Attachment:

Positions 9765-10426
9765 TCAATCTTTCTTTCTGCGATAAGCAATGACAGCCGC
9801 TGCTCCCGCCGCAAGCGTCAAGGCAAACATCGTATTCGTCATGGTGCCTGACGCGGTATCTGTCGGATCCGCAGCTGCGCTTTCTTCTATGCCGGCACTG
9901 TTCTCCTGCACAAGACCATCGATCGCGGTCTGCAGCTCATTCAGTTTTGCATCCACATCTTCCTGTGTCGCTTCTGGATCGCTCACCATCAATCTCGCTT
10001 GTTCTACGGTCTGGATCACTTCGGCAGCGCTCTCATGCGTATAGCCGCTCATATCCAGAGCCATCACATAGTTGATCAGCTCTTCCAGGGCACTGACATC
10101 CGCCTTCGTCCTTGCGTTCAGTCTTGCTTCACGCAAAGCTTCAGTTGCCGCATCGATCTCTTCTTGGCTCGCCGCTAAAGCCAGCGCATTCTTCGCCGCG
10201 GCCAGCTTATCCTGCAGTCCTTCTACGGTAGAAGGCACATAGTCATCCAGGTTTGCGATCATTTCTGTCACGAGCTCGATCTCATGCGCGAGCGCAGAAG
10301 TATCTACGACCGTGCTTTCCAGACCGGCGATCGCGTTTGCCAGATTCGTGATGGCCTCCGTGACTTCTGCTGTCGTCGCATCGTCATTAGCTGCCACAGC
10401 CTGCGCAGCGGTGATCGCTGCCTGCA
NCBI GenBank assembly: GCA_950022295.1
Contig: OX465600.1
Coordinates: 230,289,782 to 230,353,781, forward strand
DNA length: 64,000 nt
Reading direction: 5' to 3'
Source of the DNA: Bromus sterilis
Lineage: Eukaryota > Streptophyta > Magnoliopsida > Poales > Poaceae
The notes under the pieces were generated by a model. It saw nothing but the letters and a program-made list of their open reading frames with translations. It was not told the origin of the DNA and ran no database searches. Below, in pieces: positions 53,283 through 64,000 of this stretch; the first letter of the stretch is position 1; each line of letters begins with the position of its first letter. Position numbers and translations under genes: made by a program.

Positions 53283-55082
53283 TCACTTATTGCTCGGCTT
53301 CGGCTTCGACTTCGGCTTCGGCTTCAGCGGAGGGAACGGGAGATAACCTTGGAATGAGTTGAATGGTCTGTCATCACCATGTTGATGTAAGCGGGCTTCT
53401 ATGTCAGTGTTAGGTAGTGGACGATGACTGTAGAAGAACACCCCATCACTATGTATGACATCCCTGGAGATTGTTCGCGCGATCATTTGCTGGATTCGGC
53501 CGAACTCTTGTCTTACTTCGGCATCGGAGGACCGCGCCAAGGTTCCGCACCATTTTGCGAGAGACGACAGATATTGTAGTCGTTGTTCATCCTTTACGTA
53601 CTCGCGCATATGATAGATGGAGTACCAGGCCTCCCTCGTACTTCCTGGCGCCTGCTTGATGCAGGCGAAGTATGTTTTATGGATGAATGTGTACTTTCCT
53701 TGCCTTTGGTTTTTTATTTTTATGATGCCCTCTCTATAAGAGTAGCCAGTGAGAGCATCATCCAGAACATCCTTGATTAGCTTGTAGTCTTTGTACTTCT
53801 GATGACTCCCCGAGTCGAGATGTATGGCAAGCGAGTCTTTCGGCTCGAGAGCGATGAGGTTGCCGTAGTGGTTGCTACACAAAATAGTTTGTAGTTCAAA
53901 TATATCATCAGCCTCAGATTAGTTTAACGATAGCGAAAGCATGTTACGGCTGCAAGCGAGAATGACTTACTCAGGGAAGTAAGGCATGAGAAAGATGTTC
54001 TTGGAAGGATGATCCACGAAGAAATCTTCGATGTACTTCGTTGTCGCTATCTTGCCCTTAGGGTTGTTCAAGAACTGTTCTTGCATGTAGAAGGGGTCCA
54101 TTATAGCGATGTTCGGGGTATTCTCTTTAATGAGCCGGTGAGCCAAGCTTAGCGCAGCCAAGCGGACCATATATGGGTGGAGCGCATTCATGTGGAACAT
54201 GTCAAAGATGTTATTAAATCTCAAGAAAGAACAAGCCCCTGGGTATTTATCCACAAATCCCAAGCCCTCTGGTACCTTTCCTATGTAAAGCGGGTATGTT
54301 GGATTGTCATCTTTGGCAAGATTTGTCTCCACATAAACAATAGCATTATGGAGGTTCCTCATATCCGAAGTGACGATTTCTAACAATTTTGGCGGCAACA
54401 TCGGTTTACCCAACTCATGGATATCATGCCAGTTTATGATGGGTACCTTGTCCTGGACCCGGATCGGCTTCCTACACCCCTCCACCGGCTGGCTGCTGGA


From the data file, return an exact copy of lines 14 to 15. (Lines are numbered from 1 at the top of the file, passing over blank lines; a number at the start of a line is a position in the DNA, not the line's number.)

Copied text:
Reading direction: 5' to 3'
Source of the DNA: Bromus sterilis